Seeming endless, COVID-19 is still mutating and creating new variants, 22 months after the first recorded case in the United States. The newest on this list is the Omicron variant. Omicron was first detected in South Africa on Nov. 11, but wasn’t reported to the World Health Organization until Nov. 24. The United States has already seen cases in 25 different states since the first confirmed Omicron case on Nov. 29.
Variants occur when a virus mutates. A virus can mutate or change when it copies itself and makes a copying error. When viruses infect a host, they attach to their cells. Once attached, they make copies of their RNA to help them spread. Once a random mistake or change occurs, it can start the spread of a variant. Despite some concerns and uproar about the new variants, there is not much information to prove that it is more likely to cause severe illness. The main difference as of now is that the Centers for Disease Control and Prevention (CDC) believes that it will spread more easily than the original COVID-19.
The CDC still claims that the vaccine and masks are the best tools to fight all forms and variants of COVID-19, and that anyone five years of age or older should get the vaccine and anyone over the age of 18 should get a booster shot at least two months after their initial J&J or Janssen vaccine. Or they recommend getting a booster shot six months after completing their vaccination series of Pfizer-BioNTech or Moderna. The CDC ranks variants based on the level of concern that they cause. There are four rankings of variants: Variants being monitored (VBM), Variant of interest (VOI), Variant of Concern (VOC) and Variant of high consequence (VOHC).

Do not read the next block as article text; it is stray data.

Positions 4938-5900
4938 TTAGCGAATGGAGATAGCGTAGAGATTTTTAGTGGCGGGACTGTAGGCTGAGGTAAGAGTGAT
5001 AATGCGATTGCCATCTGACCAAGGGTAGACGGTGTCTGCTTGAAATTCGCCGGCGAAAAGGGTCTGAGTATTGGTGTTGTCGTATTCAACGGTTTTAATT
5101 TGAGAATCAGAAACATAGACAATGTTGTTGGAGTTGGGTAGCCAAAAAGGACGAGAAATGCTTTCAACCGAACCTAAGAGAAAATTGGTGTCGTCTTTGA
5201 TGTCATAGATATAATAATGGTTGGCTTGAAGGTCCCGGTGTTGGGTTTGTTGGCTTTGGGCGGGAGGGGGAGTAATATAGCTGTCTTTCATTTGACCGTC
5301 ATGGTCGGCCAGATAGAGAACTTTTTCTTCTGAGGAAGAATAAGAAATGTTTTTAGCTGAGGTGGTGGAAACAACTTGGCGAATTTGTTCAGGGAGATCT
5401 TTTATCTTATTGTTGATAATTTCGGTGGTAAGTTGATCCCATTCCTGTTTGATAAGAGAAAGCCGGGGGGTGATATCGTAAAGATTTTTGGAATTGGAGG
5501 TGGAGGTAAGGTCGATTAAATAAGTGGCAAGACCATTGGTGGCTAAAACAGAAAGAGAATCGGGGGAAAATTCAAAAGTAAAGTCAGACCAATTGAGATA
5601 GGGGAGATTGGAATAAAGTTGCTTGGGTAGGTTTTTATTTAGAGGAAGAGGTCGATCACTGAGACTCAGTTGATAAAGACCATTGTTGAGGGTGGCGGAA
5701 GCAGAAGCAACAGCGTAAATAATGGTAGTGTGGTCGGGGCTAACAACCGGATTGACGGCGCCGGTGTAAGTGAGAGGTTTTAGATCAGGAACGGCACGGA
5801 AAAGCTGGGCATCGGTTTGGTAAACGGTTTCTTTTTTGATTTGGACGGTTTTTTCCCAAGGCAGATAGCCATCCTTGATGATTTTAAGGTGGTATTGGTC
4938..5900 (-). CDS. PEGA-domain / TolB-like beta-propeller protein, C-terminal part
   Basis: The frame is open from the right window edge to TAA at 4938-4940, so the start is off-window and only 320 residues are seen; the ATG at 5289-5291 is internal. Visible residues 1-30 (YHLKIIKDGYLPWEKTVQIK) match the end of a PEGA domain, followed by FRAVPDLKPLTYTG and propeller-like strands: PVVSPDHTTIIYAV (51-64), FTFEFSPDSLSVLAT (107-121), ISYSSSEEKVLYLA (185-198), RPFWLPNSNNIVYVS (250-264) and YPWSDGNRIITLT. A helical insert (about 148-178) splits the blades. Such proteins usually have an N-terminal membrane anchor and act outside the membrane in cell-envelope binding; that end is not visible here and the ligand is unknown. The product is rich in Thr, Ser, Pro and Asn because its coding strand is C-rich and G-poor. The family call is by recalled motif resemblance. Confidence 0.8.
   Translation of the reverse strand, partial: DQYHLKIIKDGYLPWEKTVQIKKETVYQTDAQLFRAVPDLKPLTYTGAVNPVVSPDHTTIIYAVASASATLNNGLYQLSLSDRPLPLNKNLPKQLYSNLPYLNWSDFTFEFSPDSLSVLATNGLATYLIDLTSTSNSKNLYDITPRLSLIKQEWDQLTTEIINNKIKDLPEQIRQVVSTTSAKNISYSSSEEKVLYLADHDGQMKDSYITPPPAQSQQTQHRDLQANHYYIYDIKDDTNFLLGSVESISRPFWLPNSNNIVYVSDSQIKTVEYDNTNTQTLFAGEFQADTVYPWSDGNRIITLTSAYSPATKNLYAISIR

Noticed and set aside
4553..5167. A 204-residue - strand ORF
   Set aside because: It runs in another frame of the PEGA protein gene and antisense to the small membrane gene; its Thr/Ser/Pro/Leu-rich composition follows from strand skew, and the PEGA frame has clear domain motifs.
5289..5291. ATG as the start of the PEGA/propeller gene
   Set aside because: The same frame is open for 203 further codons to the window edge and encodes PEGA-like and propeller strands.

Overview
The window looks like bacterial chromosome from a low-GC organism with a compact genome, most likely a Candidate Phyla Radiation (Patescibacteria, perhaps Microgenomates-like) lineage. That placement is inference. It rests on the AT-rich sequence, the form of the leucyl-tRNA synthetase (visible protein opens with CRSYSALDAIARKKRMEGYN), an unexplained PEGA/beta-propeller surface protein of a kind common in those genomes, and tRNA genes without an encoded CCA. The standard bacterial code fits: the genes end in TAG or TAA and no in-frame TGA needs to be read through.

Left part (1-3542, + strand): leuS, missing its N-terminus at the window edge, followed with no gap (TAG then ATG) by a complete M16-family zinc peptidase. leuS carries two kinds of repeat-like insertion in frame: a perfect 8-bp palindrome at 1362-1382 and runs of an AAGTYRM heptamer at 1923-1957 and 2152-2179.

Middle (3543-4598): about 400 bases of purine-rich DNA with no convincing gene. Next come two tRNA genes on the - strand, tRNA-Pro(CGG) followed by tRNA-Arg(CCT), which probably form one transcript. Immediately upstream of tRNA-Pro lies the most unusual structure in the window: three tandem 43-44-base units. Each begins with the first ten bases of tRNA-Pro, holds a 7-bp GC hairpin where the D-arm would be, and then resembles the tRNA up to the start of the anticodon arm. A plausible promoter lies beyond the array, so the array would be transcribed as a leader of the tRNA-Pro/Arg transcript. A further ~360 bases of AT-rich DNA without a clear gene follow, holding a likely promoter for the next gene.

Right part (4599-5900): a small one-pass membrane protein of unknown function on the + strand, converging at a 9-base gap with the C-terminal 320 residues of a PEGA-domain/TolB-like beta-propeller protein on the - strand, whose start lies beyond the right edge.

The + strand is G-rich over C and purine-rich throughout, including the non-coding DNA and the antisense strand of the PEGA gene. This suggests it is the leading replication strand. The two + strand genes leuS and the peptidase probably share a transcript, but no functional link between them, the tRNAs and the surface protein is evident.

There are currently no COVID-19 variants ranked at the VOHC level, but the Omicron Virus is being ranked by the CDC as a Variant of concern. In order to be ranked as a VOC by the CDC, the variant must “increase in transmissibility or increase in virulence or change in clinical disease presentation; decrease ineffectiveness of public health and social measures or available diagnostics, vaccines, therapeutics.” The variant must also have “genetic changes that are predicted or known to affect virus characteristics such as transmissibility, disease severity, immune escape, diagnostic or therapeutic escape; and identified to cause significant community transmission or multiple COVID-19 clusters.”
With the Omicron variant still being very new and having very little information to conduct research on it yet, it is difficult to predict what will happen next. Although new variants can be scary or even dangerous, it is tough to believe that this is a challenge that cannot be overcome.